Fluid shear in viscous fibronectin gels allows aggregation of fibrous materials for CNS tissue engineering

Phillips, James B.; King, Von R.; Ward, Zoë; Porter, Rebecca A.; Priestley, John V. and Brown, Robert A. (2004). Fluid shear in viscous fibronectin gels allows aggregation of fibrous materials for CNS tissue engineering. Biomaterials, 25(14) pp. 2769–2779.

DOI: https://doi.org/10.1016/j.biomaterials.2003.09.052

Abstract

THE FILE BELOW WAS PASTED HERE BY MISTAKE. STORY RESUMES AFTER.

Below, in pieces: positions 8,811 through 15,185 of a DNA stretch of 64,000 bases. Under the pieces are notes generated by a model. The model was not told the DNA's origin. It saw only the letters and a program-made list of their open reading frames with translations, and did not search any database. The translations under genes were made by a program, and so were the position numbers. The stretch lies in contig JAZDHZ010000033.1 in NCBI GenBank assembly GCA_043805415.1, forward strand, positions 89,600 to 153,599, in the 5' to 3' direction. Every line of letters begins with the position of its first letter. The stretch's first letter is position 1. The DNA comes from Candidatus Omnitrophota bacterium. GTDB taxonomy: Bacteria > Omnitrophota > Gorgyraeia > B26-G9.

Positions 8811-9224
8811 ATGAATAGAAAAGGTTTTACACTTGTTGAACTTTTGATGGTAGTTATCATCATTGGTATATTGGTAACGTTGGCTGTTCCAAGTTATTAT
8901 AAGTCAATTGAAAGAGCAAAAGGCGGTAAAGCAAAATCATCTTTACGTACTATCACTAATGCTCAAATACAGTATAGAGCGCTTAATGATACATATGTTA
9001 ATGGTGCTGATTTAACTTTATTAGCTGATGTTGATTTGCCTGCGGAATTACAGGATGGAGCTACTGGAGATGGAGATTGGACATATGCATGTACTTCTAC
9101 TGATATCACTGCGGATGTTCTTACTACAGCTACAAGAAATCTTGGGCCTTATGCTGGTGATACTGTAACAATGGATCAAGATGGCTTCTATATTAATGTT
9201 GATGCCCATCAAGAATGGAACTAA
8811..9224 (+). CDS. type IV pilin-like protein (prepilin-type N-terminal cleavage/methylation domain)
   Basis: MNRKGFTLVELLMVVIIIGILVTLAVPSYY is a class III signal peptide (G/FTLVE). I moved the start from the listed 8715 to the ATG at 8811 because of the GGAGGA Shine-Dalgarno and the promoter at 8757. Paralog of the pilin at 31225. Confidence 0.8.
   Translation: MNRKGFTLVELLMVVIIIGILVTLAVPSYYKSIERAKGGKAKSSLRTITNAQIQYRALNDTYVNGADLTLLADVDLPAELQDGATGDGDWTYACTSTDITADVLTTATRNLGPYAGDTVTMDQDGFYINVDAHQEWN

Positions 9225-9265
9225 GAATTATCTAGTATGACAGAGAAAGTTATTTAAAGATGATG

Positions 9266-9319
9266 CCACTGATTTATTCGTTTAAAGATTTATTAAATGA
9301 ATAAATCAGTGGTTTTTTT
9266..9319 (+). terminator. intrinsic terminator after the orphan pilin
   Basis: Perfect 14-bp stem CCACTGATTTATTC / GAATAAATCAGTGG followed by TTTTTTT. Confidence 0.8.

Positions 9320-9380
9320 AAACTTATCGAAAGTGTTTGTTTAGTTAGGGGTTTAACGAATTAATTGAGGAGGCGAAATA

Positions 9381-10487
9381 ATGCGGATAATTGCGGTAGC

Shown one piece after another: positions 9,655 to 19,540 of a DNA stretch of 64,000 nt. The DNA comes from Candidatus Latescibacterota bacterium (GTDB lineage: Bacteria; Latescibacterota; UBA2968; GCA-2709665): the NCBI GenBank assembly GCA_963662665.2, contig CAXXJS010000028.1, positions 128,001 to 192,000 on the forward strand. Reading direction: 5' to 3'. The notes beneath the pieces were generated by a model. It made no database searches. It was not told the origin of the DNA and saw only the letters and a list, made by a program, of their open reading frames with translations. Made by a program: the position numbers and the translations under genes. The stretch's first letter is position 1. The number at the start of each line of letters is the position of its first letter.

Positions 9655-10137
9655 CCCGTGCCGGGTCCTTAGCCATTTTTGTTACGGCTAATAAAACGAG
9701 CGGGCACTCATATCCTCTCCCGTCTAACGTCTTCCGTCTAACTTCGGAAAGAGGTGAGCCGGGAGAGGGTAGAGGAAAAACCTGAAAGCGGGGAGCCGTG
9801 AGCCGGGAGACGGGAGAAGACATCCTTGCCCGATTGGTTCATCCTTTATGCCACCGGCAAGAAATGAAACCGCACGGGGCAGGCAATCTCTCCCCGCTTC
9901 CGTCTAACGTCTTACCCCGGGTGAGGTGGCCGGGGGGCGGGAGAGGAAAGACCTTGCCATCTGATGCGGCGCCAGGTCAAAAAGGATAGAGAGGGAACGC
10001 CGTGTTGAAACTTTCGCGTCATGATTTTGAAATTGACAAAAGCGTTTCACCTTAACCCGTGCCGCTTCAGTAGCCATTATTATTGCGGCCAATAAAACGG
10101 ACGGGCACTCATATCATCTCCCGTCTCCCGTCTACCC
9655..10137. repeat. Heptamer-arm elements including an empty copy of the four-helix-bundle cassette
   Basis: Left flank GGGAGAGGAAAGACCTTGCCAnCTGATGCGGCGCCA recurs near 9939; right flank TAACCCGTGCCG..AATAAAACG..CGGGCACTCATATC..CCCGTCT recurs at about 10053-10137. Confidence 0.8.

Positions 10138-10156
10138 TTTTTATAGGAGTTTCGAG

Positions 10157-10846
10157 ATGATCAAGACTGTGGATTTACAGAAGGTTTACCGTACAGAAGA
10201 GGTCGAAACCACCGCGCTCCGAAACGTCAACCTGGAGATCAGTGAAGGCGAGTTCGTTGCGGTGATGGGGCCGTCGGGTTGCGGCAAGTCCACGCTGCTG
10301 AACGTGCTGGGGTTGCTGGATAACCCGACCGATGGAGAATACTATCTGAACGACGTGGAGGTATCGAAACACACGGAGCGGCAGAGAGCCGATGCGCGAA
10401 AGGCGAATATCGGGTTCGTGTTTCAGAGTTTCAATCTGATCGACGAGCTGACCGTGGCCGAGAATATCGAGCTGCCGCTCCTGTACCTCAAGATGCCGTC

Fibronectin (Fn) materials prepared from human plasma have been used in various forms as substrates for tissue engineering. Such purposes require that the soluble protein aggregates into insoluble fibrous structures which encourage the attachment and migration of cells. The method of aggregation due to mechanical shear was investigated by applying fluid shear forces directly to a viscous solution of Fn. Structural analysis revealed that mechanical shear resulted in the formation ofan orientated fibrous protein material that was less soluble than its non-sheared counterpart. The suitability of this shear aggregated Fn material for CNS repair purposes was assessed in vitro where it supported the growth of fibroblasts, S100 immunoreactive Schwann cells and GFAP immunoreactive astrocytes. Implantation of the shear aggregated Fn material into a rat model ofspinal cord injury provided a permissive environment for axonal growth. This was extended using an impermeable coating to improve orientation and straightness of axonal growth.

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